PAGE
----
I’ve been living in my new home for five days now. There is a lot of work to be done, but I’m slowly getting settled in.
In the past four days I’ve made seven trips to a home improvement / hardware store, with still more things on my shopping list to pick up. I’m expecting the clerks to start greeting me by name soon. I already have people working on my kitchen remodel, which is something I want to get done fairly soon. The house is definitely a fixer-upper, but it’s going to be real nice once the fixing up is done.
Probably the most frustrating part of this move is the fact that I still don’t have internet access at the house yet. Since the phone company is having some problems (and I’ll be getting DSL through the the phone line), I’ve been suffering from serious internet withdrawal. Hopefully I’ll be plugged back into the matrix soon.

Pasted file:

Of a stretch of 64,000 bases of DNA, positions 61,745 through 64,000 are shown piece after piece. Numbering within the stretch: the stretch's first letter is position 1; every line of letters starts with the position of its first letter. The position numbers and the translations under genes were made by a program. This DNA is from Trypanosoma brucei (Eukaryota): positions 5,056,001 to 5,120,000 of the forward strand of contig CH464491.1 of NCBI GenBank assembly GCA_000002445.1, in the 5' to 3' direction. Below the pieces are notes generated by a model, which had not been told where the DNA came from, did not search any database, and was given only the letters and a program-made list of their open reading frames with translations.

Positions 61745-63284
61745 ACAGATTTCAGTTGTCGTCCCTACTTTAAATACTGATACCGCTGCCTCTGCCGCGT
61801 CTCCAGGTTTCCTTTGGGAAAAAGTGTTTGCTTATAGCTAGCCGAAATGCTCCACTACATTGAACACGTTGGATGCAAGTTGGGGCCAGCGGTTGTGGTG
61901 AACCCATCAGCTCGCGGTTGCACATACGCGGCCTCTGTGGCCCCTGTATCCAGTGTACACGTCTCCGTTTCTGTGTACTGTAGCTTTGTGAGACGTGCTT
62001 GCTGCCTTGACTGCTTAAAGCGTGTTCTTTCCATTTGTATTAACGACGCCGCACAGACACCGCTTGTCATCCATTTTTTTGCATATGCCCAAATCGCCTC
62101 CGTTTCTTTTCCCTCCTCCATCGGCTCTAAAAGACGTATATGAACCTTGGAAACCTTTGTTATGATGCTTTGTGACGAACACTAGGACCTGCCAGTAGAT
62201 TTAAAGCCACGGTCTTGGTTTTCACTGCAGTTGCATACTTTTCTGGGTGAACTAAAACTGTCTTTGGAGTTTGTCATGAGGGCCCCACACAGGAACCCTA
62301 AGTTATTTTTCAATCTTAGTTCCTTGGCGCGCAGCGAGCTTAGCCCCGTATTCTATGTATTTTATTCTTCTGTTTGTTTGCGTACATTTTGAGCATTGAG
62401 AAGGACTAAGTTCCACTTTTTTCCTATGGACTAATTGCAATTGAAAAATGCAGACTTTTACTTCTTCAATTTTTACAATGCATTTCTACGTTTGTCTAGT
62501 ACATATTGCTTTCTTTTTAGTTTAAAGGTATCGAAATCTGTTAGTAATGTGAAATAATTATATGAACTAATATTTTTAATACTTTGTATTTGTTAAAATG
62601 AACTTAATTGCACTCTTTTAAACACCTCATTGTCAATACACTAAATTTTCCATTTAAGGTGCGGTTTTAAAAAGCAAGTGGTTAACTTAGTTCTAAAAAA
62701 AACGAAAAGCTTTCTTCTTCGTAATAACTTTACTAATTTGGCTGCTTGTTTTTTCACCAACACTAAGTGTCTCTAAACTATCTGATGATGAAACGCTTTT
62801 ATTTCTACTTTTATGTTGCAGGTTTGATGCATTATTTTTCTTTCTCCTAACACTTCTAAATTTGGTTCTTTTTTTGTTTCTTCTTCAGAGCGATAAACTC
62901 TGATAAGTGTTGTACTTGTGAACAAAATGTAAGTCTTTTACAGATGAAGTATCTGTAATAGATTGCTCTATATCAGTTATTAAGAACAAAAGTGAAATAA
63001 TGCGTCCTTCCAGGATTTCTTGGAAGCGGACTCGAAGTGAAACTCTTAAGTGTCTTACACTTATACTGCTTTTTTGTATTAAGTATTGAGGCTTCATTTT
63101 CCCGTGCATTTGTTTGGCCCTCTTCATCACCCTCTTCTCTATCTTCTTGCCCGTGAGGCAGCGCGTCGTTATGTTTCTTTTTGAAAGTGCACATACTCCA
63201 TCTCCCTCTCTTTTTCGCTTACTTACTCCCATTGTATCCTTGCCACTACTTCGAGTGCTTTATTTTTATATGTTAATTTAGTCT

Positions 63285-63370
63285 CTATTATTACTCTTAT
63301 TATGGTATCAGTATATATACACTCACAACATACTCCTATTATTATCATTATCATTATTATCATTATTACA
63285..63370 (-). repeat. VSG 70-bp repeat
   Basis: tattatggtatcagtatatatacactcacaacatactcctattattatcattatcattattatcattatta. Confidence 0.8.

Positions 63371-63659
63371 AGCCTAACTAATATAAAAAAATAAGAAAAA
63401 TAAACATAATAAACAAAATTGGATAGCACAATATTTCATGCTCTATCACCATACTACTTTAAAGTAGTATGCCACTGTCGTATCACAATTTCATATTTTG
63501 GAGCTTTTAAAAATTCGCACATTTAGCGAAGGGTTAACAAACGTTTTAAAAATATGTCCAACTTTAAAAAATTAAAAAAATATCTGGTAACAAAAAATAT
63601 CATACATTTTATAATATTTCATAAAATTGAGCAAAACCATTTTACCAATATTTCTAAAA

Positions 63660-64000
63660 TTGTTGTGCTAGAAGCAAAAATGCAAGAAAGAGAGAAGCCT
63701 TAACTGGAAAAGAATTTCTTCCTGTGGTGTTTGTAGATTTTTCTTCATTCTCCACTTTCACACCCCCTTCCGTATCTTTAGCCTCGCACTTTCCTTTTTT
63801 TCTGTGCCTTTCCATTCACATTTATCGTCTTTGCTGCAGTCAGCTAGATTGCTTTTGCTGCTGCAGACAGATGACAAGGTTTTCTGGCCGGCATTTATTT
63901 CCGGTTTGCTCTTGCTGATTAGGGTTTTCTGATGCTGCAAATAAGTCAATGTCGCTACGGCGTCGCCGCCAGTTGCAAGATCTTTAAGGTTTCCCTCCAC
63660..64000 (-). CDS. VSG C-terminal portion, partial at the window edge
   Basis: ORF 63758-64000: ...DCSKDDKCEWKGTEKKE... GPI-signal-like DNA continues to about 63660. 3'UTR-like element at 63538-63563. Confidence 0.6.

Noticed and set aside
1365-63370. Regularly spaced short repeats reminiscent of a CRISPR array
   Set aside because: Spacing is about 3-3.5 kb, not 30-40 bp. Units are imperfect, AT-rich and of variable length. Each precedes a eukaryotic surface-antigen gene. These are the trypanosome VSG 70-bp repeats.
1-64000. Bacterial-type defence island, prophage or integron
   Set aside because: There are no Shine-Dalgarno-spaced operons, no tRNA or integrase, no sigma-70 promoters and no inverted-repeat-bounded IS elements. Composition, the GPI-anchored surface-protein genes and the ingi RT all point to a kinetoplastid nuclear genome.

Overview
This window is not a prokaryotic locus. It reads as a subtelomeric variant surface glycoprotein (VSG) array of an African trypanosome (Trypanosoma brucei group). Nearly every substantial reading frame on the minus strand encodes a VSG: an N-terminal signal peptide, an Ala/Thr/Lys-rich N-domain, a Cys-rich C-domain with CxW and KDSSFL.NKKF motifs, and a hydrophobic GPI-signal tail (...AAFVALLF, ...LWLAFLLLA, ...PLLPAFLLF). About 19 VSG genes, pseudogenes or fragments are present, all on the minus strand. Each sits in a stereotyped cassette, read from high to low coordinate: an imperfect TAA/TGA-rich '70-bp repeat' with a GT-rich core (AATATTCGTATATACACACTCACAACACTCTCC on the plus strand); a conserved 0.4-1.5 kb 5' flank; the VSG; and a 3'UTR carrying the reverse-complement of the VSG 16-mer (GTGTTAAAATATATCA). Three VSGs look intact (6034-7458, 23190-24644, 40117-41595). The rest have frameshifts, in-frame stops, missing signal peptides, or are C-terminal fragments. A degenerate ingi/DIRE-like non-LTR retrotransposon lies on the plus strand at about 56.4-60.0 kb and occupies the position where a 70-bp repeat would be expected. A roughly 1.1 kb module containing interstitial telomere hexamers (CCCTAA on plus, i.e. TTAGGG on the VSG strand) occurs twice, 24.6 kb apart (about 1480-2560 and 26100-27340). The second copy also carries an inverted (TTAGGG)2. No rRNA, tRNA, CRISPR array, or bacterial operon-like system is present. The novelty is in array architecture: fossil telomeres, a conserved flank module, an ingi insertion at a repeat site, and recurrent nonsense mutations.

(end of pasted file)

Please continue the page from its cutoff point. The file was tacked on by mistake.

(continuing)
In a little over two weeks, I’ll be moving to my new house. My condo is starting to resemble a warehouse with all the boxes around.
Moving is always a major pain. You’ve got to find good boxes, pack, change addresses, coordinate movers, have painful conversations with utilities, etc. One of the good things about it though is it forces you to go through your stuff and do some “shoveling out” as my father likes to call it. In the process of looking at things I’ve accumulated over the years, I’ve discovered there is a lot of unnecessary junk at my place. Some of it was still in boxes from the last time I moved. I seem to be especially fond of things that probably belong in an electronics museum. In one box (unopened since my last move), I found:
- Sony walkman (yes, that’s for cassette tapes)
- A plethora of 3.5 inch floppy disks
- A zip drive and a dozen 100mb zip disks
- Several computer mice
- Two computer joysticks
- Computer trackball
- Backups for Windows 98 and Windows 95
- Enough coaxial cable, telephone cable and speaker wire to span the City of Madison.
On the bright side, I found a small pocket am/fm radio which I thought I’d lost years ago. Maybe I should unpack the boxes a little sooner when I get to the new place?